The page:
Mad Men cast and creators reflect on their experience on the show and the development of the story and the characters as the final episodes of the show come to a close. Mad Men Final Season premiere will air this Sunday on AMC.
At the start of it all, the creators nor the cast had anticipated that a drama about a 60’s advertising agency will become a worldwide phenomenon, earning the show recognition, acclaims and accolades in the seven years of its running on primetime television.
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Mad Men has conquered that feat. Mark Weiner, the creator of the show, admits that he had a good feeling about the show but he never expected that it will reach the heights that it did. The show won the “Outstanding Drama Series” at the Primetime Emmy Awards four consecutive times.
That feat alone puts it next to the shows like “The West Wing,” “L.A. Law” and “Hill Street Blues”; and these are the shows that managed it when there wasn’t much competition. Mad Men having managed that in today’s cut throat competitive television has been an accomplishment for both; the cast and the crew.
So the worldwide phenomenon, after 7 seasons and 92 episodes is finally coming to an end with the last season featuring seven episodes which will premiere on April 5th. At the end of it all, the six patron original cast members remain to see the end of the show. Jon Hamm, Christina Hendricks, January Jones, John Slattery, Elisabeth Moss and Vincent Kartheiser have taken this exquisite roller coaster ride of the 60’s in New York including stories about divorce, adultery, racism, drug use, women’s rights and politics.
They have been through it all. Weiner says that the actors have worked consistently putting up surprisingly excellent portrayal of their characters although the writing always remained experimental. It has always been an integral part of the show to have such stability from the actors. The cast has kept it interesting for the whole run and Weiner wasn’t show if that could be achieved ever again.
The main man in Mad Men, Don Draper played by Jon Hamm has been the apostle on which the show stands. Jon Hamm’s performance can be accounted as the best work in his life. Jon was already working when he came across the script of Mad Men and he knew it was something special. A Golden Globe and five Emmy nominees later, Jon is at a point where he recognizes that playing Don Draper has been ‘an unequivocally wonderful’ experience.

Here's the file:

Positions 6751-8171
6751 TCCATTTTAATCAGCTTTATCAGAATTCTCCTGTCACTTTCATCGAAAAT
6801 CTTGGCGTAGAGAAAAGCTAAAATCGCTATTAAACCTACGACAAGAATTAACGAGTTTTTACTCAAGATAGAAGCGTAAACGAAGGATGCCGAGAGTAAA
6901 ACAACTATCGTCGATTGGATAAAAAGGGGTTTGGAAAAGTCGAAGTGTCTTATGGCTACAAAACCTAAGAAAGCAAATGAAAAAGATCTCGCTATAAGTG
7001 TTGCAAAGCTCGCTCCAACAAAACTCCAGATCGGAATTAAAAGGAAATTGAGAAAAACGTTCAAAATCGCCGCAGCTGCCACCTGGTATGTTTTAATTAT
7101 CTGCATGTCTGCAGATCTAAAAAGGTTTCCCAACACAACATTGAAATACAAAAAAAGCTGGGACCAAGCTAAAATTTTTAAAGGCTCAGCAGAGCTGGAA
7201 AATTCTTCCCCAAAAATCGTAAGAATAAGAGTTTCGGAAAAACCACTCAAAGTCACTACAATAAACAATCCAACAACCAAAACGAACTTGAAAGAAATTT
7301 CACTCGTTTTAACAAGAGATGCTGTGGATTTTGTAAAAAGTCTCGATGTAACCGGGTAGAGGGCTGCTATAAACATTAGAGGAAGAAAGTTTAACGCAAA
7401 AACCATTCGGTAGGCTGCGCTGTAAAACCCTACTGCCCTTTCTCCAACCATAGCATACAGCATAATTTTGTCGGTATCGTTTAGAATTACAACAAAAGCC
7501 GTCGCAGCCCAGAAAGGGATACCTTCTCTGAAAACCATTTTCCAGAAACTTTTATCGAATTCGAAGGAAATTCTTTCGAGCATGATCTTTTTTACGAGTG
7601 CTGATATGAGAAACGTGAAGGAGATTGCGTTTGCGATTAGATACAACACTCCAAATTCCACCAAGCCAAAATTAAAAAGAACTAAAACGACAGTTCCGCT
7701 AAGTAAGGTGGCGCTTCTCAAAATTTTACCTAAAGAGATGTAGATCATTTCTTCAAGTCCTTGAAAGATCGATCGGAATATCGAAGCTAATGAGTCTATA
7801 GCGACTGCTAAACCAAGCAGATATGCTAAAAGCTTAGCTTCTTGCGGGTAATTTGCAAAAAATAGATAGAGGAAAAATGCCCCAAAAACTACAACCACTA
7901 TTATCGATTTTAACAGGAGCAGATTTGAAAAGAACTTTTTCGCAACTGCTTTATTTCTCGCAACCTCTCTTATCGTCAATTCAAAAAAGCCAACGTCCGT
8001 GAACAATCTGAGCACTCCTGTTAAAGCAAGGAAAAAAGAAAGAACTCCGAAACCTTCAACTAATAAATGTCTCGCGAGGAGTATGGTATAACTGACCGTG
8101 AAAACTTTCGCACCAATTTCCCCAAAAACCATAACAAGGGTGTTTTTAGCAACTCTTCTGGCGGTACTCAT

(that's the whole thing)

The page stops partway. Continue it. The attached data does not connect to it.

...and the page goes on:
He appreciates the amount of creativity and the effort that went into playing Don Draper. Not only that, Jon also realizes the opportunity he has had in being a part of a team which has pulled off something incredible and he feels lucky to be a part of it.
John Slattery playing Roger Sterling is also adamant that becoming a sex symbol through the show hasn’t been a thoroughly enjoyable experience. It has earned him a female fan following who perceives him as the want to and not the man he really is.
Although a lot of Sterling is actually what John is in real life and that has been the charm of playing a role that so close to your own personality. The reason behind that is that Weiner holds on to everything you do or say and incorporates it somehow in your role.
Elizabeth Moss on the other hand notices that her character Peggy Olson has remained somewhat consistent throughout. It has been the changing times in that have enhanced her characters importance in relevance to the movement of the trend rather than the movement of her character. She said that Peggy retained most of her habits, whether good or bad.
People are exponentially impressed by how she acts but if you see the story, any milestone Peggy has crossed has had a proper layout in the preceding episodes so Moss doesn’t actually see a drastic change just Peggy stepping up a little. Whatever she might say, playing Peggy has won Moss four Emmy nods and even if Moss think it’s consistency, it shows that consistency is what is required in a character.
The end is coming closer and Matt Weiner is still not giving any spoilers per their policy on what is going to happen next or what to expect even. Matt admitted that they have written the last seven episodes with finality distinct in each one.
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The goal is to tell a story that will be explanatory rather than what people are anticipating. It is never easy to satisfy everyone but to put a finale that would do justice to the show will be an appropriate thing to do justice to the show.